Protected under the dappled shade of tall forest trees, the cinnamon fern (Osmunda cinnamomea) adds a lacy texture to the damp forest floor. Unrolling its fronds from its roots each spring, the stiff, upright spore-bearing fronds mimic the color of cinnamon sticks. Grow it in a moist woodland or near the edges of a stream or pond for a graceful ornamental effect. It is hardy in U.S. Department of Agriculture hardiness zones 4 through 9.
Cinnamon fern's native range extends in North America from Newfoundland to western Ontario and south to the American Gulf Coast and New Mexico. The subspecies asiatica grows in eastern Asia. This fern enjoys such a wide natural distribution but only grows in areas where shade, humusy soil and moisture abound.
In mid-spring, the fuzzy emerging fronds unfurl, lengthening to 2 to 4 feet. The unrolling frond stems are known as croziers or "fiddleheads." These fronds are light to medium green and are broadly rounded but lance shaped with many leaflets and are sterile. A few weeks later a cluster of fertile fronds emerges from the center of the sterile green fronds. The fertile fronds are stiff, upright and first pale green before becoming rusty golden brown, as they are covered in sporangia that release spores. Ferns do not flower but release spores rather than seeds. The sterile fronds remain until the first autumn frost, when they turn yellow and die back.
Plant cinnamon fern in a moist, fertile, humus-rich soil that is acidic to neutral in pH (5.0 to 7.0). If soil remains evenly moist, this fern tolerates upwards of six hours of direct sunlight, but as a general rule, it is best sited where it receives dappled light under tall shade trees. New leaves in spring tolerate significant sunlight initially while waiting for the forest trees to leaf out. Avoid planting it in waterlogged soils. This species is long-lived, and root clumps may be divided in early spring. Small ferns rapidly grow from the shed spores in early summer if soil is moist and out of direct sunlight.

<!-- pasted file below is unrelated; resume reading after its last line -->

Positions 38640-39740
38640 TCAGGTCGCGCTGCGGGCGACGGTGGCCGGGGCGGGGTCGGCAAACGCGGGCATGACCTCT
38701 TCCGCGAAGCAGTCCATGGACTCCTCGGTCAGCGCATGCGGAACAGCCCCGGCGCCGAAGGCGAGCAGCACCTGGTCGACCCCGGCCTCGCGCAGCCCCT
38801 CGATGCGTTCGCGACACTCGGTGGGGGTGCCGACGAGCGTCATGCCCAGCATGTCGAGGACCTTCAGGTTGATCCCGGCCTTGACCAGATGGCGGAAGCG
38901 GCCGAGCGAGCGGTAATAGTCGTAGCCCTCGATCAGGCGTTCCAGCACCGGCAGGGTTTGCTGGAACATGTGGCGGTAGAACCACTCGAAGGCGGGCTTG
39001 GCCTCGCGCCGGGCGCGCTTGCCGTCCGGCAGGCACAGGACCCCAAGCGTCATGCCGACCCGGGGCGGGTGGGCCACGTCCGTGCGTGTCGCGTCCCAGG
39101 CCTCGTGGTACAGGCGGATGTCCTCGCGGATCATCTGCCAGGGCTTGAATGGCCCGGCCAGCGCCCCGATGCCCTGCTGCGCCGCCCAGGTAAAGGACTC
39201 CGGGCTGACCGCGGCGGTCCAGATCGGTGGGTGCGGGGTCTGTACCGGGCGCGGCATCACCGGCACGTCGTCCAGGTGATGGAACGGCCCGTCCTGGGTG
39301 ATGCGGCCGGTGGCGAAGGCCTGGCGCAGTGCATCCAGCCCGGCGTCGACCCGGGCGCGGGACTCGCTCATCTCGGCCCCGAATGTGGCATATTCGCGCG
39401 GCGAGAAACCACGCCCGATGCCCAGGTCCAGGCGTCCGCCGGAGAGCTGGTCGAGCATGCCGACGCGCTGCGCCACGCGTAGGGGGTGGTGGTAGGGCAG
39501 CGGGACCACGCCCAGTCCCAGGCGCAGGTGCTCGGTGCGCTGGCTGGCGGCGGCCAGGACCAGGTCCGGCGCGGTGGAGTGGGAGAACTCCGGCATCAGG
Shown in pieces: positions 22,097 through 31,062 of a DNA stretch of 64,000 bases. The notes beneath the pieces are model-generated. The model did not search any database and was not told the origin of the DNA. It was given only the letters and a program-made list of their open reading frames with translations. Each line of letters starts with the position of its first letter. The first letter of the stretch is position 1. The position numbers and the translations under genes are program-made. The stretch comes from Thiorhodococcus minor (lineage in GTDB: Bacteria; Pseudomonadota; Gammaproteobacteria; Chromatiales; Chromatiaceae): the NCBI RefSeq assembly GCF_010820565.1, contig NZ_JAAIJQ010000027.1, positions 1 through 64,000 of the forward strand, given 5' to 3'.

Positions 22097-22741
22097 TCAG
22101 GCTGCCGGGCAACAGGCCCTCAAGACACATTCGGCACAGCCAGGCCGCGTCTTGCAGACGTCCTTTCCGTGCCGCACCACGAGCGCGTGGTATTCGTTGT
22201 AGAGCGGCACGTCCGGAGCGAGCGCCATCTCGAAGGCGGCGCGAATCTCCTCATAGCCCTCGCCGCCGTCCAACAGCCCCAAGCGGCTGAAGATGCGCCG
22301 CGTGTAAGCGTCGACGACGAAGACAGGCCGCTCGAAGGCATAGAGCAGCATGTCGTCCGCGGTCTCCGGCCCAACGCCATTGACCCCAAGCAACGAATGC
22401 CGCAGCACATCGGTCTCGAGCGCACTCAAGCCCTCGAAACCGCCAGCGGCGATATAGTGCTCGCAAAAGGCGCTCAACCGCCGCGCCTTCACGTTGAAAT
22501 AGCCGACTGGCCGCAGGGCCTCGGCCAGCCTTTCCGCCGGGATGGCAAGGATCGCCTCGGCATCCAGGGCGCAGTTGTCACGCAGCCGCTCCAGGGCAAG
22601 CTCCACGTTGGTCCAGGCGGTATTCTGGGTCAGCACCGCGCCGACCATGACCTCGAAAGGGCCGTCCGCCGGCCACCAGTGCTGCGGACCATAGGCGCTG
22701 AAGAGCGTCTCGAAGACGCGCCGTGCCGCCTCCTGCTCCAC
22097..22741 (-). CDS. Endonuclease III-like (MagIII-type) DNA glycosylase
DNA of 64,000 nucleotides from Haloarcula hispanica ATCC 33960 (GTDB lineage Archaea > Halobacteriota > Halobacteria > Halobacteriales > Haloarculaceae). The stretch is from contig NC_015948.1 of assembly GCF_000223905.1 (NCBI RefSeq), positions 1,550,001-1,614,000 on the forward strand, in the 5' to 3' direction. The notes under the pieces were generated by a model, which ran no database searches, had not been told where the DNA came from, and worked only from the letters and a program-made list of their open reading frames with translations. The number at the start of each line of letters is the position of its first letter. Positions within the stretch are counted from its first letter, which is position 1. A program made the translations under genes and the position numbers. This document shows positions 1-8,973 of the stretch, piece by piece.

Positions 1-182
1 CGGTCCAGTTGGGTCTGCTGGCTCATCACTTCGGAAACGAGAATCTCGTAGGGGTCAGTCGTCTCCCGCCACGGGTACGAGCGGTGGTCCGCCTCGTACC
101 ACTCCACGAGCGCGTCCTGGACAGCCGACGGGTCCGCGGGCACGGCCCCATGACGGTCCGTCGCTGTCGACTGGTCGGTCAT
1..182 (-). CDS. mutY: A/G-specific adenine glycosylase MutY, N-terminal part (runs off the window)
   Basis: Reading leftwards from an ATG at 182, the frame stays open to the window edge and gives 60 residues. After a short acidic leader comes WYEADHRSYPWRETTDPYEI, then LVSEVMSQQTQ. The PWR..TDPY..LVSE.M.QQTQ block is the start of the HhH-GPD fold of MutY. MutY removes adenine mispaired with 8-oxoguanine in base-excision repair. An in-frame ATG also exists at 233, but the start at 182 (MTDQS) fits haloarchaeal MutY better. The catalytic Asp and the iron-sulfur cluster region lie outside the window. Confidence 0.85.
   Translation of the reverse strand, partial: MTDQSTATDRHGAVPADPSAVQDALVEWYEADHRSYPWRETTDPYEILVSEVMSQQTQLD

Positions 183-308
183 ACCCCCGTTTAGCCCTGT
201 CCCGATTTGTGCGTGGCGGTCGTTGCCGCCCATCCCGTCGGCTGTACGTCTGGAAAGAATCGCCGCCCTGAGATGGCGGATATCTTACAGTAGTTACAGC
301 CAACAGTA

Historically, Native Americans used used cinnamon fern to treat rheumatism, headache, chills, colds and snakebites. Frond tips were eaten both raw and cooked. Today the fern is prized as a garden plant and often is grazed upon by hungry deer. The roots are black, wiry and fibrous, and sometimes used as a porous medium to mount tropical orchids. Do not destroy natural stands of cinnamon ferns in the wild for these uses.
Eating the Croziers
Harvest the fern croziers in spring as they uncoil, up to a size no greater than 8 inches. Steam or boil them until tender, or serve them hot but al dente. The fiddleheads are edible, tasting like a blend of broccoli, asparagus and artichoke.